- Author: Kathy Keatley Garvey
And that it is. It's designed to alert people to a problem that needs fixing.
And that's good news for the monarch butterflies.
California Gov. Jerry Brown has just signed Assembly Bill 559, which gives authority to the Department of Fish and Wildlife to take actions to conserve monarch butterflies and their habit in California.
“In recent years California has seen a drastic decrease in the Monarch Butterfly population partly due to climate change," said Assemblywoman Patty López (D-San Fernando), author of the bill.
"Conserving this butterfly will have positive impacts on the environment and overall economy for tourism to continue to flourish in cities that the butterfly migrates to,” she said in a news release. "For decades these majestic creatures have called our state home and are an inspiring symbol to many of our communities because of its yearly migration.”
López noted--and correctly so--that monarch butterflies "have been on the verge of being endangered" in their natural habitat (the caterpillars feed only on milkweed) and that their food source has "slowly diminished in the state due to climate change and the use of herbicide among other factors."
The federal government, she said, "committed to conserve the butterfly by expanding public-private partnerships with state and local governments."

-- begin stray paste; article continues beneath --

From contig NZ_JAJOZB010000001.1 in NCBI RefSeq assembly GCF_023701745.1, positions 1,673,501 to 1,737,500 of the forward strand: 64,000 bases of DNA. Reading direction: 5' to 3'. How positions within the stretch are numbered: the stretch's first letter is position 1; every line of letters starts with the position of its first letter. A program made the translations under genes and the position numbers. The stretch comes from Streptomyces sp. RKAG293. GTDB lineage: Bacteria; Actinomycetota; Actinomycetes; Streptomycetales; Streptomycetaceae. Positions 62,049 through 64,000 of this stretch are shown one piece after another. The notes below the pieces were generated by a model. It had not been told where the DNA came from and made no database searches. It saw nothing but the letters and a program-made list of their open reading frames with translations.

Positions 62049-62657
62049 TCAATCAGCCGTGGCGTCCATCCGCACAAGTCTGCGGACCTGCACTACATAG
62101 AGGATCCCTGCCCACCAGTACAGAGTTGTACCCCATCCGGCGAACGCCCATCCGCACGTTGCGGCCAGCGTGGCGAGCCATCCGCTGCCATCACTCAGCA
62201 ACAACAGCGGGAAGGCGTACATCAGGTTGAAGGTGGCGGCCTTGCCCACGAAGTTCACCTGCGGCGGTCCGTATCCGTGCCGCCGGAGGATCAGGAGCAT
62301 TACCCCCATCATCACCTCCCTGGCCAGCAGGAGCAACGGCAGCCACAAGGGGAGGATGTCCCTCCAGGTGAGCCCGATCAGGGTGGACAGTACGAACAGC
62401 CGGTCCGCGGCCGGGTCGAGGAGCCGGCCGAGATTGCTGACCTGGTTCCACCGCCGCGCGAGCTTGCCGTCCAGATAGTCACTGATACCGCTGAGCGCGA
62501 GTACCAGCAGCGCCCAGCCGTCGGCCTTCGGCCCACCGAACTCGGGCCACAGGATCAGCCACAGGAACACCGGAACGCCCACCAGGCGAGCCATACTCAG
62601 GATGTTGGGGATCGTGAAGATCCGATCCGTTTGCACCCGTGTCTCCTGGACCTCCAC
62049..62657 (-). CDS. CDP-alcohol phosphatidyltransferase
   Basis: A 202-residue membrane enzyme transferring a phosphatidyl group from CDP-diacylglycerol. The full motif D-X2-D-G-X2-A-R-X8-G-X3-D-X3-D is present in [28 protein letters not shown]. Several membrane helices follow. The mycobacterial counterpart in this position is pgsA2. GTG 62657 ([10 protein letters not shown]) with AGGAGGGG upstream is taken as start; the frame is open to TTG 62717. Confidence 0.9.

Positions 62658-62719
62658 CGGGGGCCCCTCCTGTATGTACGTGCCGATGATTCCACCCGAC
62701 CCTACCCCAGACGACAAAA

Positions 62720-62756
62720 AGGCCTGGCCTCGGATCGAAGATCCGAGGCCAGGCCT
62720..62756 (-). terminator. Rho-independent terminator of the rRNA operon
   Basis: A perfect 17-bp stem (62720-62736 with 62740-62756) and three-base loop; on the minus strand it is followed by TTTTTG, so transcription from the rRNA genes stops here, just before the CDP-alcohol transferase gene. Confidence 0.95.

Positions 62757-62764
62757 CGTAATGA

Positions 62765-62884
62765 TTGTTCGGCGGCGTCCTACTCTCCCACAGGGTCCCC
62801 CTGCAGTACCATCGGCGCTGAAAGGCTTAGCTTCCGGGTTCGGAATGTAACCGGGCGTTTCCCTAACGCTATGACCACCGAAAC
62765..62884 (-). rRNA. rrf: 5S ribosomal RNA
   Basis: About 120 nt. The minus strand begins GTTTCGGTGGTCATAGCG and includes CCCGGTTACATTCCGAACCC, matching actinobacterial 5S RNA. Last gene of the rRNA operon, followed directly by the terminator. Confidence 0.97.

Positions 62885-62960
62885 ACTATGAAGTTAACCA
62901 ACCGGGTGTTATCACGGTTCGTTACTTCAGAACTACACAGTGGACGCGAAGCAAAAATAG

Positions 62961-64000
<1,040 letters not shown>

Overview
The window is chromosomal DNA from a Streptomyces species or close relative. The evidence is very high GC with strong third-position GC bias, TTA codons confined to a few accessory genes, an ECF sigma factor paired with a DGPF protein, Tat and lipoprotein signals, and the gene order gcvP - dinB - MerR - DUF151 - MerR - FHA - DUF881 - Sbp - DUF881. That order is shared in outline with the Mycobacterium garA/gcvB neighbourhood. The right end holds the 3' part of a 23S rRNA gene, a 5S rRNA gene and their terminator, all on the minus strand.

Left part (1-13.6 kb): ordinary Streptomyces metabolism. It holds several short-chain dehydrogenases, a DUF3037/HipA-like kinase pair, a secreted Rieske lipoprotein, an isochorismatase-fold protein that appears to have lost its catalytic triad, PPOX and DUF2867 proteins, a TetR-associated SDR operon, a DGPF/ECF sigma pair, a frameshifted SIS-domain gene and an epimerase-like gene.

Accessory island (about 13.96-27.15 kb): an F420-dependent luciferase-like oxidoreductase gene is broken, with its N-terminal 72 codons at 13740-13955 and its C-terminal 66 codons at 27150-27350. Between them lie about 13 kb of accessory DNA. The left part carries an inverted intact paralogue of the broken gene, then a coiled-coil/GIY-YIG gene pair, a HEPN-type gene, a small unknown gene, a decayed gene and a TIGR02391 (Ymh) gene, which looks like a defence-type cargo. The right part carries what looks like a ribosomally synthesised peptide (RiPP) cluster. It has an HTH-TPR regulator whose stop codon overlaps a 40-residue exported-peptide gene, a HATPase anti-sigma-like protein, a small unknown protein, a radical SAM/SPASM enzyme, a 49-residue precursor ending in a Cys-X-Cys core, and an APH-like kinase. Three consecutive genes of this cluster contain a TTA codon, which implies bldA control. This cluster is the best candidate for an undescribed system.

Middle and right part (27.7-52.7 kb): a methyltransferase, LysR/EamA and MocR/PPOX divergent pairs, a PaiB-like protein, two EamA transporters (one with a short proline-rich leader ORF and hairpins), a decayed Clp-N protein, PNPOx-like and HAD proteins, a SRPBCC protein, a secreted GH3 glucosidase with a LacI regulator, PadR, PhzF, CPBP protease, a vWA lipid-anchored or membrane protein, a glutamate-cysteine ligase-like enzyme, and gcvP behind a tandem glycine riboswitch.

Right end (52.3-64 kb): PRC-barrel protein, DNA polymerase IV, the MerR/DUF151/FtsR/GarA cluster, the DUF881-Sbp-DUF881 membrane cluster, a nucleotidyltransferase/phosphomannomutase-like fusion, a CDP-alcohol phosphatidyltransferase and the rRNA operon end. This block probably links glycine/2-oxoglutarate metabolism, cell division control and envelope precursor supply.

The bill is a big step toward California's commitment.
The Xerces Society for Invertebrate Conservation, headquartered in Portland, Ore., helped develop the bill. "The significant thing about this bill is that it clarifies that the California state agency charged with wildlife conservation should, in fact, be working on the conservation of monarch butterflies," said Xerces communication director Matthew Shepherd. "This may not seem a big step, but until now, because of the way that the California state endangered species act was written with respect to invertebrates, it has been unclear whether or not California Department of Fish and Wildlife actually had the authority to work on monarchs. Now they, which allows the department to invest resources and staff time on monarch conservation."
Indeed, saving the monarchs begins with you and me. Get free milkweed seeds (Google "free milkweed seeds" or plant milkweeds obtained from local nurseries.
And why not forgo or cut back on Halloween candy and instead hand out milkweed seeds to the trick or treaters?
Now that's a real treat for monarchs!